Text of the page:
In a level turn, the outside wingtip travels further, and therefore faster, than the inside wingtip. This increase in airspeed results in an increase in lift, which produces a tendency to roll into the turn. Even though this effect is minimal in small training aeroplanes, there will be a tendency for the aeroplane to increase its angle of bank if uncorrected.
For the purpose of this briefing, the increased tendency to overbank in both medium level turns and in climbing turns is caused by the outer wing travelling faster than the inner wing, thereby producing more lift and causing the aeroplane to increase the bank angle. Emphasis must be placed on negating these tendencies by maintaining the required angle of bank with aileron, commonly referred to as holding off bank.
In descending turns, the inner wing travels down a steeper descent path and hence meets the relative airflow at a greater angle of attack than the outer wing. The effect is to reduce, neutralise or even reverse the tendency for the bank to increase.
This can be expanded on in a separate briefing if needed.
As covered in the Climbing and Descending lesson, excess power determines the rate of climb. When a turn is combined with the climb, the tilting of the lift force and the increase in drag decreases the excess power, and reduces the rate of climb. Therefore, where a requirement to turn and climb exists, and performance is consequently reduced, the angle of bank is commonly limited to 20 degrees, with 15 degrees used for this exercise.
There are no significantly detrimental effects on performance when descending at angles of bank of up to 30 degrees.
Introduce the 20 degree per 2 second visual scan technique. The lookout starts at the tail – by looking over the shoulder opposite to the direction of turn – and continues forward through the nose of the aeroplane, in the direction of the turn, to finish looking at the tail again. Discuss the restrictions imposed on a good lookout by the airframe, and therefore the appropriate head movements required to minimise blind spots.
Developing the student’s situational awareness is very important, and at this stage the lookout, and listen out, are particularly important.
Discuss situational awareness in relation to;
- completing 360 degree turns
- monitoring the aeroplane’s position in the training area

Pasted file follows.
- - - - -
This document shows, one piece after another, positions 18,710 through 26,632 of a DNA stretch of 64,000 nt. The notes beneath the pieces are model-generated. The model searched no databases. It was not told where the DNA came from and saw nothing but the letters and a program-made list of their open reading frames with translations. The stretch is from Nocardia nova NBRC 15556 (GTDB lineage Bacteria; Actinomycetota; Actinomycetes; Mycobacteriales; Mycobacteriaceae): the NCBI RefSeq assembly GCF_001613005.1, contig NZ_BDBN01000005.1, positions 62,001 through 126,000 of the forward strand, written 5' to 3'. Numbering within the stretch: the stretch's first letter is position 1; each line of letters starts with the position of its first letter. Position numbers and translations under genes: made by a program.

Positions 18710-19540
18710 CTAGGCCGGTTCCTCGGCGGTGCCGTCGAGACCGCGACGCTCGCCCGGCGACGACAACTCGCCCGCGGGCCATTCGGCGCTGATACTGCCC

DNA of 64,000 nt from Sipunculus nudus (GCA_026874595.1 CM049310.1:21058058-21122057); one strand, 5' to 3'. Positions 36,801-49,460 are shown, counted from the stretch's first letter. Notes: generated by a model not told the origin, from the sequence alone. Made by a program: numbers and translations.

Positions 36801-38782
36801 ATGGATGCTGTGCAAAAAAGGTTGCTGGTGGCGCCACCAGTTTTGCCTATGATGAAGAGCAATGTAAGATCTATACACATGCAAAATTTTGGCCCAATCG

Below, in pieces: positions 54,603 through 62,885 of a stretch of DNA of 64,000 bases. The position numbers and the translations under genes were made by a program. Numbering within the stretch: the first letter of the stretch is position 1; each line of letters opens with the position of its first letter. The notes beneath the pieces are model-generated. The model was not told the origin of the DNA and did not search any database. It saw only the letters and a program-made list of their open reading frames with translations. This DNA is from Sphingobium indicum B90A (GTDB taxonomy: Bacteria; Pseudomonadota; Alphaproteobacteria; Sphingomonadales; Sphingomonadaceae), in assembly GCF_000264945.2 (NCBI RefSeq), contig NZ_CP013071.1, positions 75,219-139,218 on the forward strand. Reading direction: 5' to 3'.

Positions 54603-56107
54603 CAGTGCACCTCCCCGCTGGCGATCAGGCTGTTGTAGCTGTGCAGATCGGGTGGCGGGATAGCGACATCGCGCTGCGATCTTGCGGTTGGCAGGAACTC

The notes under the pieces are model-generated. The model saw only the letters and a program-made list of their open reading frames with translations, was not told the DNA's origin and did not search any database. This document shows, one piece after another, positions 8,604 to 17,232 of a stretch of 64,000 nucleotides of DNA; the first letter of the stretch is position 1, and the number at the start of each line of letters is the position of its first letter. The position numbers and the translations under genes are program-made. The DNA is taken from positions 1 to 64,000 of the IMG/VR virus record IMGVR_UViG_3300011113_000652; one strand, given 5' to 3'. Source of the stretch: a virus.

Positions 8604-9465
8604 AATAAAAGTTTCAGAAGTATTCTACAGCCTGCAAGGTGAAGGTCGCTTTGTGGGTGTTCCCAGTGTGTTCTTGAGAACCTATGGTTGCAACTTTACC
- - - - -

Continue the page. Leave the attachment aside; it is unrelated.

- the minimum and maximum altitudes to be used
- the current weather
Introduce the VFR requirements within controlled airspace (5–2–1), you may like to provide them with a VFR Met Minima Card.
There are no new engine handling considerations for this exercise, so revise the use of smooth but positive throttle movements.
Revise why carburettor heat may need to be used.
Turns are practised through 360 degrees to minimise disorientation. Choose an easily identifiable reference point.
For some students, the sensations of the turn may be uncomfortable at first. They may also tend to lean out of the turn. Let them know that this is a natural human tendency, as the body tries to realign itself with the perceived vertical, and that it will stop with exposure and practise. Students may also feel a slight increase in their weight, G, this is the opposite reaction to the acceleration toward the centre of the turn (centripetal force) – called centrifugal force.
The first exercise will be a demonstration of adverse yaw, emphasising the appropriate use of rudder.
Discuss entering, maintaining and exiting the medium level turn, at a bank angle of 30 degrees.
The climbing turn is commonly demonstrated at 15 degrees angle of bank and the descending turn at 30 degrees angle of bank.
The markings on the artificial horizon should be explained – at least up to the 30-degree bank angle mark.
With a reference altitude, prominent reference point chosen, and the heading noted, emphasise and complete a thorough lookout.
Once the lookout is complete, roll the aeroplane smoothly into the turn with aileron and apply sufficient rudder in the same direction to maintain balance. Increase backpressure on the control column as required to maintain the altitude. Emphasise that the increase in backpressure is very slight, for example, if the aeroplane was being flown with the finger and thumb in level flight, only one more finger would be required to maintain the turn.